Virginia Behrends, a parent of four student in the Juneau School District, sits next to Ted Wilson, district director of Teaching and Learning Support, as she share’s public testimony as the board of education discussed a proposal for a once-weekly change to school start times beginning in the fall. (Clarise Larson / Juneau Empire)

Virginia Behrends, a parent of four student in the Juneau School District, sits next to Ted Wilson, district director of Teaching and Learning Support, as she share’s public testimony as the board of education discussed a proposal for a once-weekly change to school start times beginning in the fall. (Clarise Larson / Juneau Empire)

District considers late start on Wednesdays starting next school year

The 30-minute delay will allow for teacher’s to meet together for professional development.

Juneau students may be hearing school and alarm bells later in the morning next school year after a proposal for a once-weekly change to school start times was discussed Tuesday during the Juneau School Board’s regular meeting.

Under the proposed changes, all students would begin classes 30 minutes later than a school’s typical start time on Wednesdays. The change would go into effect in fall 2023 and continue throughout the entire school year.

According to the proposal, that extra gap of time will allow district teachers to meet together for professional development and staff collaboration in light of the Alaska Reads Act, which is set to go into place at the beginning of the next school year. The Alaska Reads Act was signed into law last year and adds a handful of state educational requirements for teachers, including mandatory training and programs meant to improve literacy education for elementary students.

The proposed late-start time change to the Wednesday school schedule would run as follows:

— Elementary school start times would be 8:30 a.m. with a release time of 2:30 p.m.

—Middle school start times would be 9 a.m. with a release time of 3 p.m.

— High school start times would be 9:50 a.m. with a release time of 3:45 p.m.

A few board members expressed concerns about the gravity of the change, its potential negatives and the widespread effect on students, teachers and families in the district, along with outside factors like employers of parents and child care providers.

Board member Martin Stepetin said he is concerned that the addition of 30 minutes of time weekly is not enough time to actually allow teachers to digest the instructional material, and offered other ideas that involved quarterly or bi-semester periods of time instead.

“If we want to give teachers a real collaboration, we need to give them more time to do that — and I don’t think this is an amount of time to do that,” Stepetin said. “I don’t support the amount of time and frequency of this.”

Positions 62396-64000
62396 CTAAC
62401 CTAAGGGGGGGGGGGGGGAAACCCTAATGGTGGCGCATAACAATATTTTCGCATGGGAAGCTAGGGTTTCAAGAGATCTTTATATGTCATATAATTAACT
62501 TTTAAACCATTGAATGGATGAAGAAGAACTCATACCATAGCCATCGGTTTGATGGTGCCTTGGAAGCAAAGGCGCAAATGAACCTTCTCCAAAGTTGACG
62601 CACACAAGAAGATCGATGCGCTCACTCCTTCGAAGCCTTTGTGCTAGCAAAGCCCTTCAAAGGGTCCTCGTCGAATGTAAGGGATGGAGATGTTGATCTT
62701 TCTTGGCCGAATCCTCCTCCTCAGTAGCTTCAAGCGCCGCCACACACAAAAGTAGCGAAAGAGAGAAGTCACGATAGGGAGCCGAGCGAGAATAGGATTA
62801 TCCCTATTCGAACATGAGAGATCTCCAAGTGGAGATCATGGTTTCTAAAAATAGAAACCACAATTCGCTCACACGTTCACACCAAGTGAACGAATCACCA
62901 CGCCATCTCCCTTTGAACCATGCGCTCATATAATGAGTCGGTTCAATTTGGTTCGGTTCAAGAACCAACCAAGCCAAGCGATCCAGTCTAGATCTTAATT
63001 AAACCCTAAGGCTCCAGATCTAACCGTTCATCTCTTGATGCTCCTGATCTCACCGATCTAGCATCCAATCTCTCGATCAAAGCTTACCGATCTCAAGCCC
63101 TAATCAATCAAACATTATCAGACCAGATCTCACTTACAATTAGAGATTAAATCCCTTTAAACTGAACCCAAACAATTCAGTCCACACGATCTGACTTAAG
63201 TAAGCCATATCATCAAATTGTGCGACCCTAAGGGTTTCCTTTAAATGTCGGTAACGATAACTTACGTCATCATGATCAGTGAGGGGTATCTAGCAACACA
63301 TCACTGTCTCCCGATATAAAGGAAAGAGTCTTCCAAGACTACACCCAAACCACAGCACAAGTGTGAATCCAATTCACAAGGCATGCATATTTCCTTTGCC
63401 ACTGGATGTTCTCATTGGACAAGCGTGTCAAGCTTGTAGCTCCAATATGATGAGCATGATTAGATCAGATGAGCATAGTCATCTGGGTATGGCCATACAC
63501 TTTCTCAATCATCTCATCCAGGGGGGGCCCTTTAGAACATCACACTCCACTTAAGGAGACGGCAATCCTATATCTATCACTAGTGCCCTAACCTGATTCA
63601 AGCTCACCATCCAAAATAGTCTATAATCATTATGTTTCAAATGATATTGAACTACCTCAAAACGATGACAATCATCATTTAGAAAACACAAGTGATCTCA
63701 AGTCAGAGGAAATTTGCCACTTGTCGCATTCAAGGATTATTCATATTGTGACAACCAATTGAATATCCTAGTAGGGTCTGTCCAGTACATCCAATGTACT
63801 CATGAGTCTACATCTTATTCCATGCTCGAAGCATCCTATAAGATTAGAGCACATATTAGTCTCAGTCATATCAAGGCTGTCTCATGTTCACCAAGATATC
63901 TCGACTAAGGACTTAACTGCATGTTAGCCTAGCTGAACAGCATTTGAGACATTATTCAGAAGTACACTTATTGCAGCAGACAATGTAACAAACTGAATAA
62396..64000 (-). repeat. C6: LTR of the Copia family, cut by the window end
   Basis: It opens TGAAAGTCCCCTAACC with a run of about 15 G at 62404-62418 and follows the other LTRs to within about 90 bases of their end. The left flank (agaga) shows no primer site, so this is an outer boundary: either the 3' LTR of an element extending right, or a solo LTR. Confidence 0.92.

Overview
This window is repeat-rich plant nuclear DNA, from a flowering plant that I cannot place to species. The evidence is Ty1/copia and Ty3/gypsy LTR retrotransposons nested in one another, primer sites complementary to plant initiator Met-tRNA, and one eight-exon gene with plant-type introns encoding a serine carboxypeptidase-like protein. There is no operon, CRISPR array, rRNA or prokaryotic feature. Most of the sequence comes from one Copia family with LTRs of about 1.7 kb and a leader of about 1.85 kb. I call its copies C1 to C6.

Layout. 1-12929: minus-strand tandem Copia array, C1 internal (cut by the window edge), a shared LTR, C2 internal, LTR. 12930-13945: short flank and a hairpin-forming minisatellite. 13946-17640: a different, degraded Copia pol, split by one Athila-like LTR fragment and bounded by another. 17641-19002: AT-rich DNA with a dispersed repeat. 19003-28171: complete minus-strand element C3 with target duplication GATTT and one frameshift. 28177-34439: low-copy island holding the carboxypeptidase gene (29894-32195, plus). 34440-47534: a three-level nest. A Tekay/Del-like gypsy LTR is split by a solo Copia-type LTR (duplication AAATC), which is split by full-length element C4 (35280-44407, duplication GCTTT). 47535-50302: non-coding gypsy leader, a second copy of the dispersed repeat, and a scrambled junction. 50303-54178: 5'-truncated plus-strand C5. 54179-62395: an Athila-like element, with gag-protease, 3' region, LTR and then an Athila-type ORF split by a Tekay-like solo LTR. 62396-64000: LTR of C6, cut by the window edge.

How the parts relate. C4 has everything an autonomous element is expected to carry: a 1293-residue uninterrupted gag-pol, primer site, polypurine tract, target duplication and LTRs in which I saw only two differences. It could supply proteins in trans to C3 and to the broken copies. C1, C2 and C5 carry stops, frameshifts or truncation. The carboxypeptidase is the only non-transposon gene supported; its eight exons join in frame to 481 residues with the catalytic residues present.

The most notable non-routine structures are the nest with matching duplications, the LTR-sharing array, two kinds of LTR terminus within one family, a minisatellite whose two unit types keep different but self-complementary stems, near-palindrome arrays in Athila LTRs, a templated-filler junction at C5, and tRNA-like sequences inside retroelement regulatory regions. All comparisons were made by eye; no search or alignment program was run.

However, district Superintendent Bridget Weiss pushed back, arguing the idea to implement an early release or late start isn’t a new idea to the district — which previously considered a change in 2017 — and shifts to start/release times have been successfully implemented by many districts in Alaska and across the country for decades.

“There’s no silver bullet, there is a right way to do this, but this is not a novel idea, it’s been done before,” she said, noting she has worked at multiple districts that do late starts/early releases.

Weiss said it’s clear there is a benefit to putting a greater amount of time aside for teachers, but how that change is implemented — or not — is up to the board to decide.

“It’s very, very clear that the countries with the highest achievement are those countries where they value and commit to large amounts of times where adults are working together without children,” she said. “It’s a challenge, it’s a dilemma and there is no right or wrong way — it’s just a matter of where you all land as for what is the best approach for us.”

Over the course of a multi-hour discussion, the majority of board members seemed to favor an early release rather than a late start, and Board President Deedie Sorensen said she thinks an early start will be better received by the community.

Virginia Behrends, a parent of four students in the district, gave public comment on the topic and said she would prefer an early release on Fridays, and believed it would be supported by other parents as well. She said she also supports Stepetin’s idea of prolonged meetings with less frequency.

The board’s student representative and junior at Thunder Mountain High School Elizabeth Djajalie told the board, after discussing the topic with the TMHS student government, that TMHS students were more supportive of an early release than a late start.

She said the student government argues that continuing a consistent morning start time throughout the week would make it easier for students to keep track of the change and that an early release would benefit students who have after-school jobs as well.

The school board will reconvene on the topic at its next regular meeting on June 13, where the possible change will have its final hearing and amendments to the current proposal — such as changing it to a late start or on a different day — can be made or considered.

• Contact reporter Clarise Larson at or (651)-528-1807.

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